Archive for the ‘Microblog Mondays’ Category

You might recall that back in May, I learned the Maori (Te Reo) word for – manu – and I wrote about it here. I’ve recently learned a few new words in Te Reo that I didn’t know previously, purely by listening to the news, or to Dr Bloomfield, giving a daily COVID briefing. Regularly, he talks about needing rules in place or vaccination “across the motu” or islands. Today, he was being more specific about a particular area, and so I learned rohe, which means region. And in the last week or two, the news reported that a new appointment had significant experience working with rangatahi – the younger generation or youth aged around 15-24 – and Dr Bloomfield has since referred to reaching out to the rangatahi to ensure they are vaccinated. Since then I’ve heard it in a number of contexts, and realise it has clearly entered our lexicon.

Most of the time I can figure out the meaning of these words by context, but I usually Google just to check. This helps lock in the word too, so I can use it in the future myself. It is a subtle but effective way for the population – like myself – who don’t speak Te Reo fluently, to gradually find it a place in our spoken language. And I very much appreciate learning it this way.

There seems to have been an explosion in the use of Maori in the community and media in the last year or two. Journalists and broadcasters lead the way in this, introducing themselves in Maori, making greetings in Maori, and peppering their language with Maori words. In the last year it has become common to hear them thanking others for their mahi, which means work or effort. A year or two ago, I never heard it. The introduction of new words is happening regularly. Even the weather reports on Radio NZ or on two main media channels now refer to our major urban centres, most of which have official names of English or Scottish origin (such as Auckland, Wellington), by their Maori names, and by sheer repetition, I know that Wellington is Te Whanganui-a-Tara, along with all the other names. The Maori names are much more fun to say – compare Kirikiriroa with Hamilton, for example. Which reminds me of the old practice of New Zealanders travelling overseas claiming that they speak fluent Maori, listing off a lot of place names, yet claiming that they mean something else entirely!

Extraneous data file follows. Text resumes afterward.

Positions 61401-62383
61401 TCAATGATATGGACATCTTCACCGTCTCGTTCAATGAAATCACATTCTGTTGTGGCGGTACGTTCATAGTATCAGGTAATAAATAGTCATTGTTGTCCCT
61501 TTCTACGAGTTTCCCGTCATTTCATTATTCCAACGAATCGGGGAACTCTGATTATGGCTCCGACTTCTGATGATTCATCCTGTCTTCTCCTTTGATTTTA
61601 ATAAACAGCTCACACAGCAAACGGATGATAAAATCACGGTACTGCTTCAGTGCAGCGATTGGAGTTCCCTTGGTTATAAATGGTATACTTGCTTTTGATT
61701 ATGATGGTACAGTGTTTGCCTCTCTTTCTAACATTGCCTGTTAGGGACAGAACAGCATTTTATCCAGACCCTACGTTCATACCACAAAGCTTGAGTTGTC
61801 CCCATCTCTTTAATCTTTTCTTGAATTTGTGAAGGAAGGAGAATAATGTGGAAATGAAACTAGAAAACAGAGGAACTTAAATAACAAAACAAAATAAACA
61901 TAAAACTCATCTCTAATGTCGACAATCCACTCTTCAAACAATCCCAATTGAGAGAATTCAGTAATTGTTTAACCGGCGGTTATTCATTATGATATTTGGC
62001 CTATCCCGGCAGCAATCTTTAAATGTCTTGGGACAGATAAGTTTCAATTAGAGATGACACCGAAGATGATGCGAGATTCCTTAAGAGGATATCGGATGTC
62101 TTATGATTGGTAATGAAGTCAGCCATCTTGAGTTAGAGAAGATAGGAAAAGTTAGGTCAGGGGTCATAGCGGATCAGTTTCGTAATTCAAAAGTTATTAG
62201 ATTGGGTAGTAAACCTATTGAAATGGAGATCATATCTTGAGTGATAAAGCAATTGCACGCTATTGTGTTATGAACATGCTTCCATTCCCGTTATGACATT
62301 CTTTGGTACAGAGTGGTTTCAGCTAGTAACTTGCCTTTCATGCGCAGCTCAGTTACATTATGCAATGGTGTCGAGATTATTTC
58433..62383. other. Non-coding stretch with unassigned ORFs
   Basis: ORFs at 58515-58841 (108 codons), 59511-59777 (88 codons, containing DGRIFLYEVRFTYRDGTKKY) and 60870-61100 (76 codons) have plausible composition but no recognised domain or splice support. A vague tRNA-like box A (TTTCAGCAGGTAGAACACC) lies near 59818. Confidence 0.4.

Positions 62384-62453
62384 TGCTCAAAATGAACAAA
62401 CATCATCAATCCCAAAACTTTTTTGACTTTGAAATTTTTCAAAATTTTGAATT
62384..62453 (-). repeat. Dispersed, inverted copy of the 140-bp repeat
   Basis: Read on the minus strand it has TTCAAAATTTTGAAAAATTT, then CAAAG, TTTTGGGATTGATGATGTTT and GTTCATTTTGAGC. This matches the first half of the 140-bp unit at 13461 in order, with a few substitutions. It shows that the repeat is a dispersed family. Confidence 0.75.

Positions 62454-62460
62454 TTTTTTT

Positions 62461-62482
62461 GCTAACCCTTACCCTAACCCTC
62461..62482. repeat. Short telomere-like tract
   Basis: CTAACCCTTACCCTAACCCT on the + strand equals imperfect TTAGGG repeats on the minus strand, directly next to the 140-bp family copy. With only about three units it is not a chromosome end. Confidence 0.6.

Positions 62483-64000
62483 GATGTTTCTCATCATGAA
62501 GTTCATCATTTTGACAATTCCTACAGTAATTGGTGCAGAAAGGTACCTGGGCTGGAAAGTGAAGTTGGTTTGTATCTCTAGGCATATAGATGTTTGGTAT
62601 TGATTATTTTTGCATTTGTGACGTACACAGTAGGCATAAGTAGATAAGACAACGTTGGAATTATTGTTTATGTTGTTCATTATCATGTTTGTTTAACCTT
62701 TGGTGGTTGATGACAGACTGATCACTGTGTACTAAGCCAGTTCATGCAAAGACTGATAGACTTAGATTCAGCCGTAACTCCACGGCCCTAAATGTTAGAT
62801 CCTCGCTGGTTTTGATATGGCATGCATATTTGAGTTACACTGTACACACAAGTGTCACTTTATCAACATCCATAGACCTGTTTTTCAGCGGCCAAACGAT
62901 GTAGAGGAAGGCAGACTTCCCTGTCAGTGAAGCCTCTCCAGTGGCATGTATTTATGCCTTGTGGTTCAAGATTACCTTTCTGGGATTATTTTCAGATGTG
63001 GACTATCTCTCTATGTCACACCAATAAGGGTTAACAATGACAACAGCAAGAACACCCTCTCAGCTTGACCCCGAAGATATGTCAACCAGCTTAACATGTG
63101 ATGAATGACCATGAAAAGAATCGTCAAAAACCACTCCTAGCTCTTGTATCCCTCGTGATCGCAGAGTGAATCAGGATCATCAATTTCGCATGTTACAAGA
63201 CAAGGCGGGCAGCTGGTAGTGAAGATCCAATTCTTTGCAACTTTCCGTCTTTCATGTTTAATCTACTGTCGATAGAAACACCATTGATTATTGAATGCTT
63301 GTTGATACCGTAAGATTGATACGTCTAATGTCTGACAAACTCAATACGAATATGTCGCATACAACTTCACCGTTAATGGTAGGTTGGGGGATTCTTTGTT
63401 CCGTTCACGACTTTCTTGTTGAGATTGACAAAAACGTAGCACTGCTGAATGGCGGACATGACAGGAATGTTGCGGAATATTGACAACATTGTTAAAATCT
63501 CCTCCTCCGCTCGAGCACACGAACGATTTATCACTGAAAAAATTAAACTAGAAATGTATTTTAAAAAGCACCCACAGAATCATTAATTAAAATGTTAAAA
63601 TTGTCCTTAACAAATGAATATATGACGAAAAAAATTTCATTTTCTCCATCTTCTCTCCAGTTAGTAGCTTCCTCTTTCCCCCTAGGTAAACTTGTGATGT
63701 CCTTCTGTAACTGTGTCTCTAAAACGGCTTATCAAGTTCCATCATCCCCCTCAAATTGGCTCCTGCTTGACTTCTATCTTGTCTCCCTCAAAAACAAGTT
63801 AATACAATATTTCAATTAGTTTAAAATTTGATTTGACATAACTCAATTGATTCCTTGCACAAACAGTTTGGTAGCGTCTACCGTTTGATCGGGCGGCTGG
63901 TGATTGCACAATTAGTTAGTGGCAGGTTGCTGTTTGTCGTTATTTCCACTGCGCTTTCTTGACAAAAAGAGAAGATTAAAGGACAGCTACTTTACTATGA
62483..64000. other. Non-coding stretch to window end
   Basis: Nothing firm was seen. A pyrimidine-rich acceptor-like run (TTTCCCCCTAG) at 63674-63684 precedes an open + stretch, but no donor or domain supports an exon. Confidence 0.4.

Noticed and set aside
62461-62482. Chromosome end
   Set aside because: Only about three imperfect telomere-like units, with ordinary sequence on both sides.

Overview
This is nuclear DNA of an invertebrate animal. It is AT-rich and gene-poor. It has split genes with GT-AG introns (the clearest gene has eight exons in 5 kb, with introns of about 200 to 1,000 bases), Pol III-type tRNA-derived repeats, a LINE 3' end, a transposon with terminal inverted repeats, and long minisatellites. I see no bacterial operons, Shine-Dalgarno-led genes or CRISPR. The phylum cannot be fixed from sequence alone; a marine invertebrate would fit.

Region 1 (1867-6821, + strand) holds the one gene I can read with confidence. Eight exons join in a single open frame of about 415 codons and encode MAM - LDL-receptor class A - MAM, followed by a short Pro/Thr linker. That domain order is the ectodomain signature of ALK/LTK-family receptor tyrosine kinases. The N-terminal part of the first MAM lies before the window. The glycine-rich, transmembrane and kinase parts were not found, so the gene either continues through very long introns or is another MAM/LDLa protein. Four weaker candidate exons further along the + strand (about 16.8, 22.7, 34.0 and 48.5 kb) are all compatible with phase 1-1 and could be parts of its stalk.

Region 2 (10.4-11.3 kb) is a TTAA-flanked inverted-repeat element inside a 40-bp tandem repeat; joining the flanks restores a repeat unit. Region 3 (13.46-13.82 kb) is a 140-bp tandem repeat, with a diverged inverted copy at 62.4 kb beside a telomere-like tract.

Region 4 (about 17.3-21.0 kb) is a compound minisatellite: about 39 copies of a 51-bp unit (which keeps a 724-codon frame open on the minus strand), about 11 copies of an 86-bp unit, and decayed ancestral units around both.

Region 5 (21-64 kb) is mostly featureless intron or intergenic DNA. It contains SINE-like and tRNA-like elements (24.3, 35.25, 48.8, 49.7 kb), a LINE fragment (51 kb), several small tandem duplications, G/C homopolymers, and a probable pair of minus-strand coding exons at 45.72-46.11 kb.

A right-wing politician has complained that there is a stealthy plan to gradually replace the name of our country – New Zealand – with the Maori name, Aotearoa. And there are many who agree with her. But Aotearoa is such a beautiful word, and it is connected to this beautiful land where we all live. New Zealand was the name given by a Dutch explorer who didn’t even land on our islands, for goodness sake! So I’d be perfectly happy to change our country name (just as I was supportive of changing our flag, although the general populace was not).

I am extremely happy to continue to learn Maori by stealth in this way. I’d like to learn it more formally. I have plans. But I want to learn so many other languages to assist with travel, if I can ever travel again, so for the moment the plans are on hold. But in the meantime, I’m happy learning a few new words of Maori a week. Maori was called a “dead” language back in the 1960s and 70s. It is far from that now.

At the same time, New Zealand has a large Pacific Island population, and we are all familiar with Samoan names, the stop between vowels etc (eg in the name of the Samoan PM Mata’afa), as well as Tongan, Niuean, Cook Island Maori, etc. For a country that has been disturbingly monolingual, rarely learning second languages even at school or university, we are becoming so much better at recognising these other languages, pronouncing them, and – in the case of Maori at least – incorporating them into our everyday conversation. I will say though, that I was particularly impressed to hear a newsreader perfectly pronouncing and quickly enunciating the former Samoan Prime Minister’s name – Tuila’epa Sa’ilele Malielegaoi. I’m still working on this one. Try it – you’ll see why!

Aroha nui!

(with deep affection)

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(Unashamedly copying the idea from Mel’s post here, with a slight tweak in title.)

Note before I start: There are many extremely memorable meals I have eaten, but often these are less about the food, and more about the people I was with, or the location, or maybe even the format (eg my first ever wine-matched degustation menu). Whereas these are probably my favourite things to eat. Not always the most memorable, or the fanciest, or even necessarily the most delicious. But they stay with me, and I could eat them over and over again.

  1. Thai Massaman curry at Cabbages and Condoms in Bangkok. I’ve written about this curry before, in my Food Biography series here. I’m still searching for the perfect recipe, the right mix of curry paste and other ingredients. I make it regularly, and it is enjoyable but never the same. I’d be in heaven if I could recreate C and C’s massaman curry, and would eat it ALL THE TIME.
  2. La Dolce Vita’s La Dolce Vita pizza. It’s a simple variation on a margherita – with tomatoes, sundried tomatoes, buffalo mozzarella, and a drizzle of pesto. The crust was to die for, and it was my favourite pizza in our entire three months in Italy. Now that I’m into making my own pizza dough, I might start trying to recreate their crust. It was perfect. Though, as they’ve said recently on Billions, “it’s all about the ovens.” So I’m doomed to fail, but determined to try.